# Canonical Correlation Analysis

Canonical Correlation Analysis (CCA) is a multivariate exploratory approach to highlight correlations between two data sets acquired on the same experimental units. In the same vein as PCA, CCA seeks for linear combinations of the variables (called canonical variates) to reduce the dimensions of the data sets, but this time while trying to maximize the correlation between the two variates (the canonical correlation).

Similar to PCA, the user has to choose the number of canonical variates pairs (ncomp) to summarize as much information as possible.

# Regularized Canonical Correlation Analysis (rCCA)

Classical CCA assumes that p < n and q < n, where p and q are the number of variables in each set. In the high dimensional setting usually encountered with biological data, where p + q >> n + 1, CCA cannot be performed:

The greatest canonical correlations are close to 1 as the recovering of canonical subspace does not provide any meaningful information.

We obtain nearly ill-conditioned sample covariance matrices due to the collinearities or near-collinearities in one or both data sets. The computation of the inverses of these sample covariance matrices is unreliable.

Therefore, a regularization step must be included. Such a regularization in this context was first proposed by Vinod (1976), then developed by Leurgans et al. (1993). It consists in the regularization of the empirical covariance matrices of X and Y by adding a multiple of the matrix identity (Id): Cov(X) + λ1Id and Cov(Y) + λ2Id.

In addition to the number of dimensions ncomp to choose, in rCCA, the two parameters to tune are therefore the regularization (or l2 penalties) λ1 and λ2. This is done using cross-validation with the function estim.regul (see below). Note that these two parameters remain unchanged for all dimensions of rCCA. This tuning step may take some computation time.

# Usage in mixOmics

CCA and rCCA are implemented in mixOmics via the function rcc as displayed below.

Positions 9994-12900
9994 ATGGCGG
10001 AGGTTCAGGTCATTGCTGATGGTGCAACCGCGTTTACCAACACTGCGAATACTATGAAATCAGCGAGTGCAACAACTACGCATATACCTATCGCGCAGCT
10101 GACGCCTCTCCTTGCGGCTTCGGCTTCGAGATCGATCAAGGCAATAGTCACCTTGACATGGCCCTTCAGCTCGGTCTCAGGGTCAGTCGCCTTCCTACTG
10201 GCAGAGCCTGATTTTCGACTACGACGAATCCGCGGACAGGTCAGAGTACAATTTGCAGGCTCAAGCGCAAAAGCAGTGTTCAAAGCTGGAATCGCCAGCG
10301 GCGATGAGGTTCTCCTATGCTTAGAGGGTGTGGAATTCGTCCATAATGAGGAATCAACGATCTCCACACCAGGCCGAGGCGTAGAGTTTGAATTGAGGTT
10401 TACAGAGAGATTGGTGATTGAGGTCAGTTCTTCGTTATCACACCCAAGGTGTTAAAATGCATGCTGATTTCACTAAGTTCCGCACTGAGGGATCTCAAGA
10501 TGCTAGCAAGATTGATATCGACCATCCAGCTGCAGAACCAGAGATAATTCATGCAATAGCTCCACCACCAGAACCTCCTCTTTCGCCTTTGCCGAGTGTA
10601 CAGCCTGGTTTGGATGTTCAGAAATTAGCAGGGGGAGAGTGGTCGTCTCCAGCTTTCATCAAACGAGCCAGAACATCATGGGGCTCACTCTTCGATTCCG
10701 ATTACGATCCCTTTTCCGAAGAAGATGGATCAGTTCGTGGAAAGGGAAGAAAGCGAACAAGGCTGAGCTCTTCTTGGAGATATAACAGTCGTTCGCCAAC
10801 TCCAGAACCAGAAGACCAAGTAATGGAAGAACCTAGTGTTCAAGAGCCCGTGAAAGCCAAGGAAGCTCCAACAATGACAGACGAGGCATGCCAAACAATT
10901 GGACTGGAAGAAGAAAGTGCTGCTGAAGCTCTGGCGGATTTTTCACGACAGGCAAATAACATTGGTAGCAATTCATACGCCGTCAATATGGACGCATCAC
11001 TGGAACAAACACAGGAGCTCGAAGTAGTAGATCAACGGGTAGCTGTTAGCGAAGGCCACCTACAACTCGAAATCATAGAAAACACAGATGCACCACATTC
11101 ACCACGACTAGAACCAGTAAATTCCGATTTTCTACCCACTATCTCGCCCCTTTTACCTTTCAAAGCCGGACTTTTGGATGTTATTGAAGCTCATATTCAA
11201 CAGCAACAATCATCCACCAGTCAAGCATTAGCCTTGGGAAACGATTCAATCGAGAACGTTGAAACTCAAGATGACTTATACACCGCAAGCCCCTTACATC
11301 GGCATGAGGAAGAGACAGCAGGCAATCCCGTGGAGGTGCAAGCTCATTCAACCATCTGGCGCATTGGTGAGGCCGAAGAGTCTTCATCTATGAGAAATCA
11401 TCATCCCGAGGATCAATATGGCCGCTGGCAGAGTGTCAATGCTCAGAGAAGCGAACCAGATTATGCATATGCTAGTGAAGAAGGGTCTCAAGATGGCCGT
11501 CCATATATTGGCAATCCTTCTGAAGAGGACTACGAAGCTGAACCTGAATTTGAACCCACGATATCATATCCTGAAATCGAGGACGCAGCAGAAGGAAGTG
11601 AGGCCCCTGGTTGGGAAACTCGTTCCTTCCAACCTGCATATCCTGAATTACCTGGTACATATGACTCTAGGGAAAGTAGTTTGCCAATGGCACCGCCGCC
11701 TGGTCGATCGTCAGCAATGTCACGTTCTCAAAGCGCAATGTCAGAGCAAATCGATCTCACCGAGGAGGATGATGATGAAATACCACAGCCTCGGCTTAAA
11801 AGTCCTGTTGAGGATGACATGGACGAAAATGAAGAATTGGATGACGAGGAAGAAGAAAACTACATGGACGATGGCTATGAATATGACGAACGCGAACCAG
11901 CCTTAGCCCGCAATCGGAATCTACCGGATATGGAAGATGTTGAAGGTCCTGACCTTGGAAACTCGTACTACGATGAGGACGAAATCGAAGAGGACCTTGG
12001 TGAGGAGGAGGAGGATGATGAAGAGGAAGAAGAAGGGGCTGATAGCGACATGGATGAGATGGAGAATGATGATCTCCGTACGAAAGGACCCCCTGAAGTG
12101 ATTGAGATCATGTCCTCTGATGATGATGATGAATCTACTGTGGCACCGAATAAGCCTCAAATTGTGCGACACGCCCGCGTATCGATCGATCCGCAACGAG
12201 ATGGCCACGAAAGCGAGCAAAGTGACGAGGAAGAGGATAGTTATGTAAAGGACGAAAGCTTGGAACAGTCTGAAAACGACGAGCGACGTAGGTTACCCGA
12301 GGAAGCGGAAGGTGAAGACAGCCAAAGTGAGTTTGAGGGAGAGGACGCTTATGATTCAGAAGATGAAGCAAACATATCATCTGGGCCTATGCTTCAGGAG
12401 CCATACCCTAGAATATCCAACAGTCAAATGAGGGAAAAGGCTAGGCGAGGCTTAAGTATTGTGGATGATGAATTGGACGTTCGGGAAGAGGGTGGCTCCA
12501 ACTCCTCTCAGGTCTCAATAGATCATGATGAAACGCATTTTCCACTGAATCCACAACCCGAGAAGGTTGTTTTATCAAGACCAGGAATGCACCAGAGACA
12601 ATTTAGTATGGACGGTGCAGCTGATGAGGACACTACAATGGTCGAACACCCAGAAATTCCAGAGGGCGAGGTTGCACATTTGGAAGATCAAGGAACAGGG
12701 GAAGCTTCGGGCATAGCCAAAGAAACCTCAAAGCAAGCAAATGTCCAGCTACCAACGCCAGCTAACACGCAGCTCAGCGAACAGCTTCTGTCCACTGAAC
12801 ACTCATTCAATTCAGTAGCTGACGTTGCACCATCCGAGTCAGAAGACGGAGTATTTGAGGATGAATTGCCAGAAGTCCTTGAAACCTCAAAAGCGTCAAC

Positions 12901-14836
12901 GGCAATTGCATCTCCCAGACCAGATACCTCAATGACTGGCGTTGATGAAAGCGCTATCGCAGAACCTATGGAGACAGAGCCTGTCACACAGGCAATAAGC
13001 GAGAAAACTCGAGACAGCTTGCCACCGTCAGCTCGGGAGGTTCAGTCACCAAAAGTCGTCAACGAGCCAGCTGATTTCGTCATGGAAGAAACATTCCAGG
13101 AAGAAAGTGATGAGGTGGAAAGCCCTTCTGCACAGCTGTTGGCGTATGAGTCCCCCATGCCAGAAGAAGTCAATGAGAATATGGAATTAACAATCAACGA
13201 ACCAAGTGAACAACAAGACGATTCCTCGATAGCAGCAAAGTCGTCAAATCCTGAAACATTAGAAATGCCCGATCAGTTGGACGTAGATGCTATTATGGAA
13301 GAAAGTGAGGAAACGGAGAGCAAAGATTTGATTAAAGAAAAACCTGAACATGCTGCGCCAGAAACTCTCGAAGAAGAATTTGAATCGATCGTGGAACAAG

library(mixOmics)
data(nutrimouse)
X <- nutrimouse$lipid Y <- nutrimouse$gene


## Estimation of penalisation parameters

Before running rCCA, we need to tune the regularization parameters λ1 and λ2. We can use the cross-validation procedure (CV), or the shrinkage method which may output different results. The shrinkage estimate method = “shrinkage” can be used to bypass tune.rcc to choose the shrinkage parameters, see ?rcc.

## Shrinkage Method

nutrimouse.shrink <- rcc(X, Y, ncomp = 3, method = 'shrinkage')


A scree plot can be useful to help choose the number of the rCCA dimensions.

plot(nutrimouse.shrink, scree.type = "barplot") ### CV Method

Here we provide an example of estimation of penalisation parameters using the CV method.

## Estimation of penalisation parameters (CV method)
grid1 <- seq(0, 0.2, length = 5)
grid2 <- seq(0.0001, 0.2, length = 5)

cv <- tune.rcc(X, Y, grid1 = grid1, grid2 = grid2, validation = "loo") ##   lambda1 =  0.1
##   lambda2 =  0.050075
##  CV-score =  0.8505446

result <- rcc(X, Y, ncomp = 3, lambda1 = cv$opt.lambda1, lambda2 = cv$opt.lambda2)


# Case study

See Case Study: rCCA Nutrimouse for further details and plotting options.

# Reference

1. Leurgans, S.E., Moyeed, R.A. and Silverman, B.W., 1993. Canonical correlation analysis when the data are curves. Journal of the Royal Statistical Society. Series B (Methodological), pp.725-740.

2. [Vinod, H.D., 1976. Canonical ridge and econometrics of joint production. Journal of econometrics, 4(2), pp.147-166.]

3. González, I., Déjean, S., Martin, P.G. and Baccini, A., 2008. CCA: An R package to extend canonical correlation analysis. Journal of Statistical Software, 23(12), pp.1-14.